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This Is The Shameful Face Of Bad Sportsmanship

Some of it was understandable. Not funny, but understandable.

In the crowd on day one of the first Ashes Test at Edgbaston, there were guys with little yellow bits of sandpaper, referencing the ball-tampering in Cape Town.

Seventeen months on, the joke's wearing as thin as an overused piece of sandpaper. But OK, fine.

Yeah, real clever, guys. (Photo by Stu Forster/Getty Images)

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Some members of the crowd also booed Steve Smith as he reached an improbable century, showing all the grit and skill which has made him unquestionably the world's best Test batsman in the past five years.

That, too, was hardly good form. But whatever, fine.

But the guys who wore masks portraying the famous image of Steve Smith's grief at Sydney Airport after he flew home from the ball-tampering tour of South Africa in March 2018?

They were bloody disgraceful, and a local cricket club and a bloke who does work for the BBC -- as well as numerous other people -- should have known much better than to mock Smith this way.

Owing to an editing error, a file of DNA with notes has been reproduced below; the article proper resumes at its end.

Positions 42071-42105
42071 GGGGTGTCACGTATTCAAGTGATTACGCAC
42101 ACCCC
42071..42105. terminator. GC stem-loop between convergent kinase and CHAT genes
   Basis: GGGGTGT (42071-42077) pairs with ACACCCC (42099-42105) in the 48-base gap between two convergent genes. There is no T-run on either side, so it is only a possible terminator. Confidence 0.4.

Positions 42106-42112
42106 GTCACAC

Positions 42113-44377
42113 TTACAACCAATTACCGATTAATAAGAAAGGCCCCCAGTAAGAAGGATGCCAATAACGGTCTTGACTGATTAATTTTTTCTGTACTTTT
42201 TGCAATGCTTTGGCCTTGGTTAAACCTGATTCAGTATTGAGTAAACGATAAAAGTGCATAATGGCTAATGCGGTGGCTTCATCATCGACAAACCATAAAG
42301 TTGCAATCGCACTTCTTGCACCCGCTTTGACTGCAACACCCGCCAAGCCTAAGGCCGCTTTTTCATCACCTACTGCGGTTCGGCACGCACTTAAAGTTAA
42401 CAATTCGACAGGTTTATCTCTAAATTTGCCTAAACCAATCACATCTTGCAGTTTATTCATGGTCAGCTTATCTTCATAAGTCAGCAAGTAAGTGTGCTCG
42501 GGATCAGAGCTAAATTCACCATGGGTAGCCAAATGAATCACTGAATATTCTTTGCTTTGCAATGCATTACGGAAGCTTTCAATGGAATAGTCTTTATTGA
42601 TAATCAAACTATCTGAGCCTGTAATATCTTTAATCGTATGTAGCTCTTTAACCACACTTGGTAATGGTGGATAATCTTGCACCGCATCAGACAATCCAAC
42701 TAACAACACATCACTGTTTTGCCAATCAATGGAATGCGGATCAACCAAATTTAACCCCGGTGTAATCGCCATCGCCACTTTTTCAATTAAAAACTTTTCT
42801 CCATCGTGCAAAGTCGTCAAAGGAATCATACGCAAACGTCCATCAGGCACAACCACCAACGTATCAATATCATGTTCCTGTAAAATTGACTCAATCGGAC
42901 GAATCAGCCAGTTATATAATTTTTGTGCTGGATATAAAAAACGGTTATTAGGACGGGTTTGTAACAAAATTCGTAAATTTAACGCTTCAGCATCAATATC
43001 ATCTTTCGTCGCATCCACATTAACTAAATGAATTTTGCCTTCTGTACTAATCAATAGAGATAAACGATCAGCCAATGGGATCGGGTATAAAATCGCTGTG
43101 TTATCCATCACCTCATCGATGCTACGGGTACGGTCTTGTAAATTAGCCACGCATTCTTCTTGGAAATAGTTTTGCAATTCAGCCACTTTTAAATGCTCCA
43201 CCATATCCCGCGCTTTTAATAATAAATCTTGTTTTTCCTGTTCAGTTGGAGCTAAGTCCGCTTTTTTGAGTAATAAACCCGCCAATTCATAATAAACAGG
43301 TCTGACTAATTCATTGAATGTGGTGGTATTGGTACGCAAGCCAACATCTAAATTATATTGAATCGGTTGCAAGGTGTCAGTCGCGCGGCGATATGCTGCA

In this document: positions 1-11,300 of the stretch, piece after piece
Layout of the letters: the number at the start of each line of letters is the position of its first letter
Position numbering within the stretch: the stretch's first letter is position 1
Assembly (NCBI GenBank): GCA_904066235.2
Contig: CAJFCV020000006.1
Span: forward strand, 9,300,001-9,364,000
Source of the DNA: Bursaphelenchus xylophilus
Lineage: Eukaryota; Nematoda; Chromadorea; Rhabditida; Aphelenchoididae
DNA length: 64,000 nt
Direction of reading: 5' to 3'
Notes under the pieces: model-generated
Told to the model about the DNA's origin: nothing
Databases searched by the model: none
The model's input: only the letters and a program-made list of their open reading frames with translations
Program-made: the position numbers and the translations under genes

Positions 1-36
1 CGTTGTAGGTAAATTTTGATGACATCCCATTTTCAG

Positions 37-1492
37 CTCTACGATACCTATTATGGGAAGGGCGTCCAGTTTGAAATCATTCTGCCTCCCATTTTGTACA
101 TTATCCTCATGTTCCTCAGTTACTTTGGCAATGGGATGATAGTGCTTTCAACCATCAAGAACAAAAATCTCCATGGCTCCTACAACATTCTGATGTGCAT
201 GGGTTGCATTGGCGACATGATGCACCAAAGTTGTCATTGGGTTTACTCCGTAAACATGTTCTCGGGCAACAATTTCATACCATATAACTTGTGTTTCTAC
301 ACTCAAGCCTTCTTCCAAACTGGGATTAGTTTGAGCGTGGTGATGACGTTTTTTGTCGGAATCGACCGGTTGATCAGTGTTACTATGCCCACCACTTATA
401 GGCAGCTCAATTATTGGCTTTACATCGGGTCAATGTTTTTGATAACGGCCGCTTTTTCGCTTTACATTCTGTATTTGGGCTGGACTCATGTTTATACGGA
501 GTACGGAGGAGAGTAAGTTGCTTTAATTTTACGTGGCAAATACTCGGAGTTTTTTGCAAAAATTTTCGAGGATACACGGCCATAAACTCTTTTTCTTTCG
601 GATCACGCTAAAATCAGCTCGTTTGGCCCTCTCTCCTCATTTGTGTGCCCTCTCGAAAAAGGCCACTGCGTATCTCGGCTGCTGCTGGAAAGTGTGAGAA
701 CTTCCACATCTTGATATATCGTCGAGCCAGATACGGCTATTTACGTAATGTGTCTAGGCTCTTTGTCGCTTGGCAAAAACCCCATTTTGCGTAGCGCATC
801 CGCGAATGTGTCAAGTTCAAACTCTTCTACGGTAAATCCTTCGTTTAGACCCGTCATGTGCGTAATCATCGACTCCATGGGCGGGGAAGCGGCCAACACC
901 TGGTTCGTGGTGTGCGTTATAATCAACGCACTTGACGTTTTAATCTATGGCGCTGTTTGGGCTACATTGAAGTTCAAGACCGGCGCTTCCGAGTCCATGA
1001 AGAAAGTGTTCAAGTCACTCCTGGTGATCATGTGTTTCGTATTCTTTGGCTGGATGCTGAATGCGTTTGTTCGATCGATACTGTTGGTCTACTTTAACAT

It's worth remembering that Smith was not the architect of the ball-tampering scandal. His failure was a flaw of leadership. Smith turned his back to the scheme, when as captain, he should have had the fortitude to stop it in its tracks.

It's also worth recalling that Smith never put the blame on others. At the airport press conference, which the grotesquely inappropriate masks capture, Smith said that "as captain of the Australian cricket team, I take full responsibility".

"I made a serious error of judgment and I now understand the consequences," he said.

Image: PETER PARKS/AFP/Getty Images)

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Yes, In his darkest hour, Smith owned a scandal that was never his in the making. Anyone who was there knows that it was a cocktail of shock, regret and deep, deep pain. His emotions were genuine. These were not crocodile tears confected for the cameras.

To mock that is not funny. It's actually quite sick.

It's also just as much a violation of the spirit of cricket as ball-tampering itself -- an act which, let's not forget, former England cricket captain Mike Atherton was found guilty of in 1994.

And to think, it never even cost Atherton his job as captain, let alone his dignity -- a quality Steve Smith has a lot more of than a certain bunch of lads up in the stands at Edgbaston.